Top French administrative court suspends ban on burkinis in French town

Published 26.08.2016 16:21
Updated 27.08.2016 00:12
A Muslim woman wears a burkini on a beach in in Marseille, France, Aug. 17, 2015 (AFP Photo)
A Muslim woman wears a burkini on a beach in in Marseille, France, Aug. 17, 2015 (AFP Photo)

France's top administrative court has suspended a town's burkini ban amid shock and anger worldwide after some Muslim women were ordered to remove body-concealing garments on French Riviera beaches.

The ban on full-body burkini swimsuits that has outraged Muslims and opened divisions within the government.

The Conseil d'Etat gave the ruling following a request from the League of Human Rights to overturn the burkini ban in the Mediterranean town of Villeneuve-Loubet on the grounds it contravenes civil liberties.

The ruling by the Council of State Friday specifically concerns a ban in Villeneuve-Loubet, but the binding decision is expected to set a legal precedent for all the 30 or so French resort municipalities that have issued similar decrees.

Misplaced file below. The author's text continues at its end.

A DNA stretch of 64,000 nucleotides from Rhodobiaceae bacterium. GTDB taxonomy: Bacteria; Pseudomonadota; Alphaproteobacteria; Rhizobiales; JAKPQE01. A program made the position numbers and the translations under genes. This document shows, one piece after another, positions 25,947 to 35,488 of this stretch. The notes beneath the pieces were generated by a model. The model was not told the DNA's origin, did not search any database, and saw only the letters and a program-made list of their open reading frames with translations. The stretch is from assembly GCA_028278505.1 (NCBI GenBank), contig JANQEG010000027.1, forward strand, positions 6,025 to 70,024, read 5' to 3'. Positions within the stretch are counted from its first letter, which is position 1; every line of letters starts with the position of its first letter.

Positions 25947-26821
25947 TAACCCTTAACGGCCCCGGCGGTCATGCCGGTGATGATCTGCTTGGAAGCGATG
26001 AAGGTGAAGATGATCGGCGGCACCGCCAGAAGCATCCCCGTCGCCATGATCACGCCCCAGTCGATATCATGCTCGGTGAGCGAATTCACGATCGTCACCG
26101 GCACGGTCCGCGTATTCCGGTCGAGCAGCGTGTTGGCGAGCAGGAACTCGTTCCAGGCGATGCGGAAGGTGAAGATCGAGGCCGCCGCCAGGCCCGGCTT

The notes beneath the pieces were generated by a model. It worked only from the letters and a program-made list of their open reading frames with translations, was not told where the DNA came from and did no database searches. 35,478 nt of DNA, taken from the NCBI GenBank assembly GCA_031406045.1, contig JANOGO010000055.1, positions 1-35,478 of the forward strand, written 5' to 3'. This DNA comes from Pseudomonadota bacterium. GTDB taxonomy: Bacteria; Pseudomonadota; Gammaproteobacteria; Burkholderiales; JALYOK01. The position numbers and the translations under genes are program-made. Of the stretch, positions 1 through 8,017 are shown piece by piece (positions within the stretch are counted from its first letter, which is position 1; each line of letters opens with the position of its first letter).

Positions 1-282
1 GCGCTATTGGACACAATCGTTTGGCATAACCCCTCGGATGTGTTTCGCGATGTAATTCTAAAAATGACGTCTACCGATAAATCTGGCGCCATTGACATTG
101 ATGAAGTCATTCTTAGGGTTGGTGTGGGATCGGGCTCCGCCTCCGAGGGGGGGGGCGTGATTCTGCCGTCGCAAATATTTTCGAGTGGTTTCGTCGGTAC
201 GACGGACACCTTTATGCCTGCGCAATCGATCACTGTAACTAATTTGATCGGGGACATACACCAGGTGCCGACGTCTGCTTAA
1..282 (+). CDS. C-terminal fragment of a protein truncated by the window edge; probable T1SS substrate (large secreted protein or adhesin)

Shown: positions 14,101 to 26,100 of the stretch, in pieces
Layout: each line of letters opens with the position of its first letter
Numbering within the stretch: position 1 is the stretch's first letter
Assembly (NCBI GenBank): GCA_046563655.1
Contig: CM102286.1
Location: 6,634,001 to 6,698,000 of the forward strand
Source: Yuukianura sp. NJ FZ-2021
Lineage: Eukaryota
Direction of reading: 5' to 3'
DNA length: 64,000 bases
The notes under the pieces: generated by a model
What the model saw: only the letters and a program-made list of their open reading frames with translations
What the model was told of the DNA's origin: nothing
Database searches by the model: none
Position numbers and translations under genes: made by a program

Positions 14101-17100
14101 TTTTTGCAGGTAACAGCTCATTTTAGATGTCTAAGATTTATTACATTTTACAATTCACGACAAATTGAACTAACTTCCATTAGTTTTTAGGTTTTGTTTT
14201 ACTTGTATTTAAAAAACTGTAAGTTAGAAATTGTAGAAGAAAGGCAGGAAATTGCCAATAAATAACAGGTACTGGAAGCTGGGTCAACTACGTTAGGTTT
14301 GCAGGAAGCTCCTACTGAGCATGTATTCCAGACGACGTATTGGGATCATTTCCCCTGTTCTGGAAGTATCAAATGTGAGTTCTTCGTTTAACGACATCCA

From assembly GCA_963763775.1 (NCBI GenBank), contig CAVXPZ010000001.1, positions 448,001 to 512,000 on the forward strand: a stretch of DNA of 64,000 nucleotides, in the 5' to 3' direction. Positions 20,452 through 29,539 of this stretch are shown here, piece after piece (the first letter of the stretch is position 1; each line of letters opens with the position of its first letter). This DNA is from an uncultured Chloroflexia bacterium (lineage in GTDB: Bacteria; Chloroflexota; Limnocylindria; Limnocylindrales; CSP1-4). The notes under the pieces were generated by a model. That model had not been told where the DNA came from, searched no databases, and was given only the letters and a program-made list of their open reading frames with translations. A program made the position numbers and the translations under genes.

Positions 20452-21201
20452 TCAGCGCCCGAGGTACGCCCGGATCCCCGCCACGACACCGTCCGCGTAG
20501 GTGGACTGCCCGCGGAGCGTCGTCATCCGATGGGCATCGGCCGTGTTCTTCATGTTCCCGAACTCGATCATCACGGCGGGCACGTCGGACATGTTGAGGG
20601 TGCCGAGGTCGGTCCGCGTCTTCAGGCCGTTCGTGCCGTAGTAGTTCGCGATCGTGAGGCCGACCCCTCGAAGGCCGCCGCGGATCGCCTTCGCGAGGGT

AFP Image

Lawyers for two human rights groups challenged the legality of the ban to the top court, saying the orders infringe basic freedoms and that mayors have overstepped their powers by telling women what to wear on beaches.

Mayors had cited concern about public order after deadly terrorist attacks this summer, and many officials have argued that burkinis oppress women.

Lawyer Patrice Spinosi, representing the Human Rights League, told reporters that the decision should set a precedent, and that other mayors should conform to it. He also said women who have already received fines can protest them based on Friday's decision.

Under the French legal system, temporary decisions can be handed down before the court takes more time to prepare a judgement on the underlying legality of the case.

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